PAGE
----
Common Ownership and Competition in the Ready-to-Eat Cereal Industry

74 Pages Posted: 19 Jan 2021 Last revised: 19 Jun 2021

See all articles by matthew.backus@columbia.edu Backus

matthew.backus@columbia.edu Backus

Columbia University

Christopher T. Conlon

Leonard N. Stern School of Business - Department of Economics

Michael Sinkinson

Yale SOM

Date Written: January 2021

Abstract

Models of firm conduct are the cornerstone of both theoretical and empirical work in industrial organization. A recent contribution (Berry and Haile, 2014) has suggested the use of exclusion restrictions to test alternative conduct models. We propose a pairwise testing procedure based on this idea and show that the power of the test to discriminate between models is tied to the formulation of those restrictions as moments and how they reflect the nonlinearity of equilibrium markups. We apply this test to the ready-to-eat cereal market using detailed scanner and consumer data to evaluate the “common ownership” hypothesis, which has received significant attention. Although we show that the potential magnitude of common ownership effects would be large, our test finds that standard own-firm profit maximization is more consistent with the data.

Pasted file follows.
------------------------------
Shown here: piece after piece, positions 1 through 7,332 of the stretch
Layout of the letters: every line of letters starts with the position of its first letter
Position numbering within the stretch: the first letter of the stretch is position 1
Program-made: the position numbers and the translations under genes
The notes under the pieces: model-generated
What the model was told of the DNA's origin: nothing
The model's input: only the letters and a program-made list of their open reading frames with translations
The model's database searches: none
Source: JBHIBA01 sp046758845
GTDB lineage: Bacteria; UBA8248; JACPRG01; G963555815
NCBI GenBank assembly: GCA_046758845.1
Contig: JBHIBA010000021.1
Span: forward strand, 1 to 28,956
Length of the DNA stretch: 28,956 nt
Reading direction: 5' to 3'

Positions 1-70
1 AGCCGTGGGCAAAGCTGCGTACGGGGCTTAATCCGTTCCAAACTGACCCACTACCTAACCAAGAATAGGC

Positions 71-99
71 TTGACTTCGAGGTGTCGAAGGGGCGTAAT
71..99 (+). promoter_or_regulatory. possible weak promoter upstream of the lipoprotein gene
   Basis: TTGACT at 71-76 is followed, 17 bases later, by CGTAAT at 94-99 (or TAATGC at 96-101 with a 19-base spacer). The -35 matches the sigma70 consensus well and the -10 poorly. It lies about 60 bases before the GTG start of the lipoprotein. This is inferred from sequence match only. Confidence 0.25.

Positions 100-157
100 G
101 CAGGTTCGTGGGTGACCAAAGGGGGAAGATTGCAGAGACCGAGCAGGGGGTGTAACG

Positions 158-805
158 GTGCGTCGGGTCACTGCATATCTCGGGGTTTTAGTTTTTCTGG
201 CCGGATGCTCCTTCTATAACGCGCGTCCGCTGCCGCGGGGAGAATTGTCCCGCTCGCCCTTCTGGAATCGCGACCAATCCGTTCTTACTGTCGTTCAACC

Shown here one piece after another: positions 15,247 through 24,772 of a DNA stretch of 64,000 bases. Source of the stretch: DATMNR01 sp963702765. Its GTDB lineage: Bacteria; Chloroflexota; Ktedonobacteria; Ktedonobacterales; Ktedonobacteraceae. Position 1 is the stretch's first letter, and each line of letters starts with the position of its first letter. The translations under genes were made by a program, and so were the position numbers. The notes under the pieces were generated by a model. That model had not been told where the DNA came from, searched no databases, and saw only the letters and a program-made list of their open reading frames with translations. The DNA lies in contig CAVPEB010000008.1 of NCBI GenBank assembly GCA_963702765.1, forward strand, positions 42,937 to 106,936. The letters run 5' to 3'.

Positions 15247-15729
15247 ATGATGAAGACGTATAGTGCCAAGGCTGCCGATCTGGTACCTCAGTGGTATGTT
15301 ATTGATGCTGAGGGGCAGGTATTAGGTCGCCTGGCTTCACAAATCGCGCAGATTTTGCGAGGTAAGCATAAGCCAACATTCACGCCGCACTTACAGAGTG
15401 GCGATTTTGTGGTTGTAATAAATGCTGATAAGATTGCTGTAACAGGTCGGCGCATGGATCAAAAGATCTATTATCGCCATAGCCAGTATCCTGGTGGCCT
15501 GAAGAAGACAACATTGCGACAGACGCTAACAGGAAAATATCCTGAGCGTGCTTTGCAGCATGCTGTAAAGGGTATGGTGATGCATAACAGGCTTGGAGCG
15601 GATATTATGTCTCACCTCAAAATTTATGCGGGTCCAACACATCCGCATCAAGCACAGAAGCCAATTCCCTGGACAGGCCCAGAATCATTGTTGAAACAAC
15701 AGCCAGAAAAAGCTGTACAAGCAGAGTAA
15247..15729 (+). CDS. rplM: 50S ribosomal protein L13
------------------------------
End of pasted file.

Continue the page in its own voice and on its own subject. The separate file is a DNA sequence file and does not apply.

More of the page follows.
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Suggested Citation

Backus, matthew.backus@columbia.edu and Conlon, Christopher T. and Sinkinson, Michael, Common Ownership and Competition in the Ready-to-Eat Cereal Industry (January 2021). NBER Working Paper No. w28350, Available at SSRN: https://ssrn.com/abstract=3768263

Christopher T. Conlon

Leonard N. Stern School of Business - Department of Economics ( email )

269 Mercer Street
New York, NY 10003
United States

Michael Sinkinson

Yale SOM ( email )

127 Wall Street
New Haven, CT 06511
United States

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